Does everyone know the wheel rotation of an actional F1 Car ? Is it 270° ?
Would be nice to know for my Steering Wheel Settings in Codemasters F1 2011 (PC Game).
It is 320 degrees, 160 in both direction. This can be changed when the driver changes the responsiveness of the steering rack. For instance, if the track is wet the wheel can be spun a full 320 so that the wheels are less responsive so you dont spin it as easily. The steering is set at a lower turn circle so the wheels are more responsive so you can maximize the drivers reaction. So to make it clear, the wheel can be adjusted so you minimze chances of going sideways. If you try jerking your steering wheel sideways in a wet parking lot you’ll see that you go sideways very easily. You will still go sideways on dry conditions but it is more of a struggle, however F1 cars are specifically designed to not go sideways, both to maximize lap times and maintain control of the very long car on the high speed track.
I am attempting to make a replica F1 steering wheel and if anyone can give my any sites that could help with parts that would be a great help. Things like switches, knobs, buttons etc
As I said earlier, leobodnar.com is your best bet for these things. Farnell, RSComponents etc. have stocked them but don’t have them just now. Knitter are the brand of switches used by most F1 teams.
Another question, Would it be possible to make f1 steering wheel with the buttons and everything (out of MDF for example) and to attach it to the base of another wheel such as a G25/G27. If so, would it be a simple case of a wire to connect the buttons up or is it more complicated than that? Would this idea work or is it too far-feched?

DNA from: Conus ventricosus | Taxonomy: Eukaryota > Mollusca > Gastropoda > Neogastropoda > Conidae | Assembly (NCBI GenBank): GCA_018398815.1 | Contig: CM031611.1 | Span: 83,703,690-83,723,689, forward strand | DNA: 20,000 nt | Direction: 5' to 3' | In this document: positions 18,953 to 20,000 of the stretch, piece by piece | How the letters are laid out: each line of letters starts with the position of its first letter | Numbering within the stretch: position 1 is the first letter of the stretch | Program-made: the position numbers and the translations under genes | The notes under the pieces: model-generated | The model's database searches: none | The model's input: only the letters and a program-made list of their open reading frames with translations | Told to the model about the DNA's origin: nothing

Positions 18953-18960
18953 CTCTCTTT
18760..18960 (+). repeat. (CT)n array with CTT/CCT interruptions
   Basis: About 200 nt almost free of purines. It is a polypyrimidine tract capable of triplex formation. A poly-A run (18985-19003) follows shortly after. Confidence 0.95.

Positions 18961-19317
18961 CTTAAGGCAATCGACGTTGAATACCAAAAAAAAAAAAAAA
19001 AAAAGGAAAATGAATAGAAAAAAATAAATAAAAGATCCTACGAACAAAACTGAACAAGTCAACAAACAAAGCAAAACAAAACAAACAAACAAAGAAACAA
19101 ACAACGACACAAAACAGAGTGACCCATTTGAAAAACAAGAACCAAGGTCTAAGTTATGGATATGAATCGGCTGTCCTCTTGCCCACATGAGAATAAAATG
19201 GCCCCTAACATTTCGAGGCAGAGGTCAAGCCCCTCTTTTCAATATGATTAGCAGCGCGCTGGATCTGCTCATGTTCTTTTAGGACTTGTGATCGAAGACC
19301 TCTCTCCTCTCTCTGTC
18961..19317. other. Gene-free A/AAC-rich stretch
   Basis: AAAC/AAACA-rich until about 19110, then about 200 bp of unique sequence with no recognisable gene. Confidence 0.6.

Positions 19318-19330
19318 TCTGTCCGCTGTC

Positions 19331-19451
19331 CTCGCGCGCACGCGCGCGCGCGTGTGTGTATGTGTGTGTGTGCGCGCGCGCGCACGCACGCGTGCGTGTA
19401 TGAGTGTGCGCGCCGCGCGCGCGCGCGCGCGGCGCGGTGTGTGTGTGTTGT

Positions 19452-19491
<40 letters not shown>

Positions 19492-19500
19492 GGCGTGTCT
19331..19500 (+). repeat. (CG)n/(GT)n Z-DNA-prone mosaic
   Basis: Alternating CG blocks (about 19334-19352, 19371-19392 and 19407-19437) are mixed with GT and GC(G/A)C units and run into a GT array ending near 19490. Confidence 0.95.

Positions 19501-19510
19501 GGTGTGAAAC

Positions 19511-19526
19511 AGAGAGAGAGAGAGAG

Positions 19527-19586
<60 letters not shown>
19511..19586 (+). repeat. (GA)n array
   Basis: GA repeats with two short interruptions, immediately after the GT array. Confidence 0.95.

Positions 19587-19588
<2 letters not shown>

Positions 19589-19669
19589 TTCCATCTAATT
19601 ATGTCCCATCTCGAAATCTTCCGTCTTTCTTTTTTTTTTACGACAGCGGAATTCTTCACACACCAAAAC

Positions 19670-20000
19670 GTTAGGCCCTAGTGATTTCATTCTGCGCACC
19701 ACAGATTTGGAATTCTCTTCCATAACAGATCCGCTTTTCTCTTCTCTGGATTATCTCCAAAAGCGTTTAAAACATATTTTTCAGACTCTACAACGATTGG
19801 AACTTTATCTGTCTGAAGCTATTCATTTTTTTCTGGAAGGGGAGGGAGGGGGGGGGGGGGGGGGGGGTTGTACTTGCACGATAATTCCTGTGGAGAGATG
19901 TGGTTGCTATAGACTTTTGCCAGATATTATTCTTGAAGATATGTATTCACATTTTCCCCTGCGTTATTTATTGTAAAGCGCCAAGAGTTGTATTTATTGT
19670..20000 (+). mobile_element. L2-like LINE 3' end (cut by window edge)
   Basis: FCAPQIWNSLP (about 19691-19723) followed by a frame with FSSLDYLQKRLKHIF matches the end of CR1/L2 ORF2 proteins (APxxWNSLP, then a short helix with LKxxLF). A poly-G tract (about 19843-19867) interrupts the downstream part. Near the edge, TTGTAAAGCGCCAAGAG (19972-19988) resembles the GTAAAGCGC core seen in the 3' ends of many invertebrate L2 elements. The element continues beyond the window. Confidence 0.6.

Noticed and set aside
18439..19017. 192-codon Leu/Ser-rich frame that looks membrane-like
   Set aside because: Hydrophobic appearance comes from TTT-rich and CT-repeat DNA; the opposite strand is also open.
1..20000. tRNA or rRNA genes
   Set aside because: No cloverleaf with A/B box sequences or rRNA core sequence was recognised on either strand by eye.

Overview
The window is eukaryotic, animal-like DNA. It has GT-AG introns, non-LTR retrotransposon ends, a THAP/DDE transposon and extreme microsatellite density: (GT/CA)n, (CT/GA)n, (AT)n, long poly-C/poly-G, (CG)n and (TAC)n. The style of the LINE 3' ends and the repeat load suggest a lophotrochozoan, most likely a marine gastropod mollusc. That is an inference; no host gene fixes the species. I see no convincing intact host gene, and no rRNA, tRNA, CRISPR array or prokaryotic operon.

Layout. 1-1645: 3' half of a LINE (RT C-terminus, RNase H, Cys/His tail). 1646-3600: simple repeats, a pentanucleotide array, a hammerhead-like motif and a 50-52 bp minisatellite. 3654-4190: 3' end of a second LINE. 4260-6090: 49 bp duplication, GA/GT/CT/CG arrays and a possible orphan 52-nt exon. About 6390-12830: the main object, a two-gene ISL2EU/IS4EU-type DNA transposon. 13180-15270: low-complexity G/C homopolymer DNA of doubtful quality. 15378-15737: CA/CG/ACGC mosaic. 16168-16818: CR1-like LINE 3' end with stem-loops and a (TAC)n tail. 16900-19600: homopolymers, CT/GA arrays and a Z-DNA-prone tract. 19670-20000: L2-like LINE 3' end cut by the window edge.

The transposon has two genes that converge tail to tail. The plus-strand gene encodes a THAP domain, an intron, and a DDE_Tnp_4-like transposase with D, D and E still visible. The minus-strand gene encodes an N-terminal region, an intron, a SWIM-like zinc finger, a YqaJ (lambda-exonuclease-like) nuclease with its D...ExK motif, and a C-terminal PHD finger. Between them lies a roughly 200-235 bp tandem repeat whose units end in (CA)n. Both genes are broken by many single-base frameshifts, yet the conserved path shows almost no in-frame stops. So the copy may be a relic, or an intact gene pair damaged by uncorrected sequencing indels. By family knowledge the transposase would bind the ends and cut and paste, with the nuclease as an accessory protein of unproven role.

I’v never opened up a wheel before to have a look so any help people have would be greatly appreciated.
It’s absolutely possible! Many companies offer similar (but painfully overpriced) options.
If you’re just adding a couple of switches to replace the original ones on the G25/G27 wheel then it’s a matter of rewiring the connectors. If you want to add rotary switches or a few more than were on there originally, you’ll need to grab one of the Leo Bodnar kits. These connect to your computer via USB and are essentially like adding another controller, keyboard etc.
The biggest problems you will have are:
i) A second USB connection can be hard to get behaving with the wheel. If you predominantly race touring cars and single seaters then you’re fine, but the 900 degree rotation of the G25/G27 means it can get tangled. Best bet is to get a coiled USb cable.
ii) The original wheel is crap. It’s worth replacing it with something if you’re going to start making these mods, particularly since the thing you describe will add a bit of thickness – the stock wheel has a moderate dish (depth) so that you can grab the paddles comfortably. If you decide to replace the paddles look at chilicoke’s stuff on eBay – he makes replacement paddles, spacers etc.
iii) The biggest concern is weight.and size. using a wheel much bigger than the stock Logitech wheel means the force feedback will feel soft and underpowered, since you have a bigger rotational arm length, reducing the force required to turn the wheel. Additionally, you need to be very careful about adding too much weight to the wheel assembly, as too much extra weight will burn out the motor. I’d go for the lightest possible wheel you can find, and keep the control panel as skinny as possible (so plastic rather than MDF). You could also look at cutting the chassis of the wheel casing to install some fans over the motors, which is a very popular mod.